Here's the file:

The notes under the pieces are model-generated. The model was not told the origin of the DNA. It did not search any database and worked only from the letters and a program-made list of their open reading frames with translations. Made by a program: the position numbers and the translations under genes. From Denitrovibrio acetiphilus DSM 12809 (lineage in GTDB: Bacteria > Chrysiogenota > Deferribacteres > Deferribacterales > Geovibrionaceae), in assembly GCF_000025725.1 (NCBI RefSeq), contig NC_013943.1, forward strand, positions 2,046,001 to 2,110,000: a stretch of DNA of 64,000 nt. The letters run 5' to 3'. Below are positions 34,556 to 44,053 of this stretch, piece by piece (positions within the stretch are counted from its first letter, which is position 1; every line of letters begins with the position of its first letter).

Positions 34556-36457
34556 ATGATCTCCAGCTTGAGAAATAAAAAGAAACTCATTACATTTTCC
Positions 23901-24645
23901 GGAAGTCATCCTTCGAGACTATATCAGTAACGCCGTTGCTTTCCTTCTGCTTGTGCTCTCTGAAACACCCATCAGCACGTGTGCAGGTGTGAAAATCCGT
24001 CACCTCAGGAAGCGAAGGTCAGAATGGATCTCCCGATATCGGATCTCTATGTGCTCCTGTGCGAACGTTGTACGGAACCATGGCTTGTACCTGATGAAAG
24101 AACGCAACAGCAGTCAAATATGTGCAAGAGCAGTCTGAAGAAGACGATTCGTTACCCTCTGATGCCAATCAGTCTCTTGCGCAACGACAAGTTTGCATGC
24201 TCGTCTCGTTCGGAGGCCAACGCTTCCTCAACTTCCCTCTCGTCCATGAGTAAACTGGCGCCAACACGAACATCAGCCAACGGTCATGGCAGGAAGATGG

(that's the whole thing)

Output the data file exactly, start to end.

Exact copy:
The notes under the pieces are model-generated. The model was not told the origin of the DNA. It did not search any database and worked only from the letters and a program-made list of their open reading frames with translations. Made by a program: the position numbers and the translations under genes. From Denitrovibrio acetiphilus DSM 12809 (lineage in GTDB: Bacteria > Chrysiogenota > Deferribacteres > Deferribacterales > Geovibrionaceae), in assembly GCF_000025725.1 (NCBI RefSeq), contig NC_013943.1, forward strand, positions 2,046,001 to 2,110,000: a stretch of DNA of 64,000 nt. The letters run 5' to 3'. Below are positions 34,556 to 44,053 of this stretch, piece by piece (positions within the stretch are counted from its first letter, which is position 1; every line of letters begins with the position of its first letter).

Positions 34556-36457
34556 ATGATCTCCAGCTTGAGAAATAAAAAGAAACTCATTACATTTTCC
Positions 23901-24645
23901 GGAAGTCATCCTTCGAGACTATATCAGTAACGCCGTTGCTTTCCTTCTGCTTGTGCTCTCTGAAACACCCATCAGCACGTGTGCAGGTGTGAAAATCCGT
24001 CACCTCAGGAAGCGAAGGTCAGAATGGATCTCCCGATATCGGATCTCTATGTGCTCCTGTGCGAACGTTGTACGGAACCATGGCTTGTACCTGATGAAAG
24101 AACGCAACAGCAGTCAAATATGTGCAAGAGCAGTCTGAAGAAGACGATTCGTTACCCTCTGATGCCAATCAGTCTCTTGCGCAACGACAAGTTTGCATGC
24201 TCGTCTCGTTCGGAGGCCAACGCTTCCTCAACTTCCCTCTCGTCCATGAGTAAACTGGCGCCAACACGAACATCAGCCAACGGTCATGGCAGGAAGATGG